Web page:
40. 40. Common Errors of Suicide Interventionists 1. Superficial reassurance. 2. Avoidance of strong feelings. 3. Inadequate assessment of suicidal intent. 4. Passive rather than active, structuring responses. 5. Sidesteping the issue – don’t ask, don’t tell. 6. Keeping a secret. 7. Leaving the person alone. 8. Feeling responsible for saving the person. 9. Being shocked, morally outraged, angry or disgusted. 10. Giving advice. 11. Not listening!!!!
  41. 41. Things to do: 1. Ask questions and be direct in your conversation. 2. Listen, using all your clinical skills, providing empathetic support through reflection, warmth, nonjudgmental responses, paraphrasing, feedback, etc., as well as continually assessing for signs and symptoms telling you what is going on in the patient’s mind. 3. Take any suicidal complaint seriously. 4. Be confident, encouraging and optimistic. 5. Act definitively by carrying out some tangible task such as arranging a referral, one-on-one monitoring, contract for safety, medication, etc.
  42. 42. INTERVENTIONS • All interventions are ultimately aimed at helping the patient to find the answer to the question: “what needs to change in you to make suicide a much less desirable option for you in the future?” Clinician and client must systematically eliminate the reasons for dying and work to develop, infuse, and increase more reasons for wanting to live. • A person in a suicide crisis needs emotional and physical support, direction in thought and feeling, guidance to effective action, reassurance, and advice when indicated. • The critical component, in my view, for any good intervention is your relationship with the client.
  43. 43. General Guidelines for Practice and Treatment 1. Establish a clear treatment plan with the client as to how suicidal thoughts, feelings, and behaviors will be managed on an outpatient basis. 2. Closely monitor and document ongoing suicidality until it resolves. 3. Consider and use all appropriate modalities (e.g., various therapies: CBT, DBT, EMDR, Behavioral Activation Therapy, journaling, exercise, couples counseling, bibliotherapy), vocational counseling, medication, etc. 4. Routinely seek professional consultation and document such. 5. Document the resolution of suicidality; monitor for any future reoccurrence.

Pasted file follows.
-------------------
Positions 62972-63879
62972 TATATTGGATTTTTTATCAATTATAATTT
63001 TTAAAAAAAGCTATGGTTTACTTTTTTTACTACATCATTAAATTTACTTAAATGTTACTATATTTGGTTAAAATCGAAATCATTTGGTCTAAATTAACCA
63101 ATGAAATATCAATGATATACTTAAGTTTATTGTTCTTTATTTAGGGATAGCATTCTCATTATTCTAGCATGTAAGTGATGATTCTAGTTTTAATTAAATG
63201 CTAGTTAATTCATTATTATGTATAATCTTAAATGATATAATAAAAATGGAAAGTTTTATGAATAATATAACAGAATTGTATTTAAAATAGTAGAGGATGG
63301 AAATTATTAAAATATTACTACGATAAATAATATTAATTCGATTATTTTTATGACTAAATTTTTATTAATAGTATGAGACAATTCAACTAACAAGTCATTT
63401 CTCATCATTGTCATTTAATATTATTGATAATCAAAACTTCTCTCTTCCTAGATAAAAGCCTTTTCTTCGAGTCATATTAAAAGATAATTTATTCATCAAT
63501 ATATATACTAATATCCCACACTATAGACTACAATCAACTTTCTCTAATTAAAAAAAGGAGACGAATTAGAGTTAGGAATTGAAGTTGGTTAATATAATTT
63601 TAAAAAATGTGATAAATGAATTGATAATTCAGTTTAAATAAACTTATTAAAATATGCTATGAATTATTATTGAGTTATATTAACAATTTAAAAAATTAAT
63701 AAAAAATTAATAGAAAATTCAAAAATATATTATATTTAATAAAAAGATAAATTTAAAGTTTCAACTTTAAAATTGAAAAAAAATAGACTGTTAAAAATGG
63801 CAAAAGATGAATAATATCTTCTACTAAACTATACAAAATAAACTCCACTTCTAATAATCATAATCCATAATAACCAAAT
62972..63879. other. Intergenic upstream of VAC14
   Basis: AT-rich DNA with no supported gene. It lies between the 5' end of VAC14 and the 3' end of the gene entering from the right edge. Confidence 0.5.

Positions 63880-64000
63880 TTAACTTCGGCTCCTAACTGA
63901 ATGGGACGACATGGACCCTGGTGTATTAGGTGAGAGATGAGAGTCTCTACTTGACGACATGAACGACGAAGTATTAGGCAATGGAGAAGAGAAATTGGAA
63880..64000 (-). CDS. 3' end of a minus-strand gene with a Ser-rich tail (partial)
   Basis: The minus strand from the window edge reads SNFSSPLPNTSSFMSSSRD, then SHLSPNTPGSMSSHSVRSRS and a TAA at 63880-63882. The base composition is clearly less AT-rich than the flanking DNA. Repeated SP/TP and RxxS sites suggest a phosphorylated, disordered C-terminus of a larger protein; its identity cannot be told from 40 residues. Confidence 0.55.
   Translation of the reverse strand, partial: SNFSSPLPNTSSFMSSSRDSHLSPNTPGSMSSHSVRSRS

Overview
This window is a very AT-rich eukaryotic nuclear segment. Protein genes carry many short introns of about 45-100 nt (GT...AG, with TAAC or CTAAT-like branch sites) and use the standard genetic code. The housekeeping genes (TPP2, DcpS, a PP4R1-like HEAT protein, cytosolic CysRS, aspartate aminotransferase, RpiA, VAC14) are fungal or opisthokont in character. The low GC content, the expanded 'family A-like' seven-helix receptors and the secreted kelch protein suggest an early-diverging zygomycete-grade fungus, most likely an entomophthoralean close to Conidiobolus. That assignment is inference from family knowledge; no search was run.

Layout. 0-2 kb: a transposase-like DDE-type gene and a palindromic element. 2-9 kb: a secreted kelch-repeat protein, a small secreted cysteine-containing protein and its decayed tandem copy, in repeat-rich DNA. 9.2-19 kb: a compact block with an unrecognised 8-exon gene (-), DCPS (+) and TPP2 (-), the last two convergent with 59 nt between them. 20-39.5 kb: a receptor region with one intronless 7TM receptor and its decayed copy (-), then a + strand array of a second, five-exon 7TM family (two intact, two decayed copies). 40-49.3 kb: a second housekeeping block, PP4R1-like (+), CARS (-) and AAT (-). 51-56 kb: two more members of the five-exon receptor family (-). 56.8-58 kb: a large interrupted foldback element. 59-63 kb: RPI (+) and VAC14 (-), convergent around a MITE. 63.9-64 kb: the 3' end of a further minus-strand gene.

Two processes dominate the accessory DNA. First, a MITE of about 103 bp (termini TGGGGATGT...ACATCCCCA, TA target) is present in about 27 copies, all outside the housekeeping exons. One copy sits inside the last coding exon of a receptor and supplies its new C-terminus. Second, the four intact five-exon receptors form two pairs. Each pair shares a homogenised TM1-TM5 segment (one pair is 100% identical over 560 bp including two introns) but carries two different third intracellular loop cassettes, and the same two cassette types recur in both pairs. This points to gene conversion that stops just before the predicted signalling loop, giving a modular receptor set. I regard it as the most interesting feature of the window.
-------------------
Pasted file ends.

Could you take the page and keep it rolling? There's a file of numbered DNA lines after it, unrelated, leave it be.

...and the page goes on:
44. 44. • Learning Warning Signs (“prodromals”) - Identifying thoughts, emotions and behaviors which are or could lead to suicidal state. • Coping/Crisis Card - List of different strategies (internal and external behaviors) client can use in case of a crisis situation. On card, smart phone, or other immediately available form. • Developing a Hope Kit – aid to reminding individual why they want to live – can be written (such as gratitude lost), or something like a box filled with life-affirming items and meaningful mementos that instill a sense of hope. Anything that reminds client of why struggle to live is worth fighting for.
  45. 45. Note on Contracting for Safety!!! The concept of contracting for safety (also known as no-suicide contracts or agreements, no-harm contracts, and suicide prevention contracts), although a popularly accepted method for managing suicidal patients for more than 30 years, has no scientific evidence to support its effectiveness. At times, contracting is often the primary factor in clinical decision-making, justifying a lower level of intervention or concern. The ultimate focus of suicide contracting is not on the safety agreement itself but on the process it engenders to engage staff and patient in a dynamic, meaningful relationship for identifying patient needs, encouraging disclosure of distress, and assuring consistent support and appropriate interventions.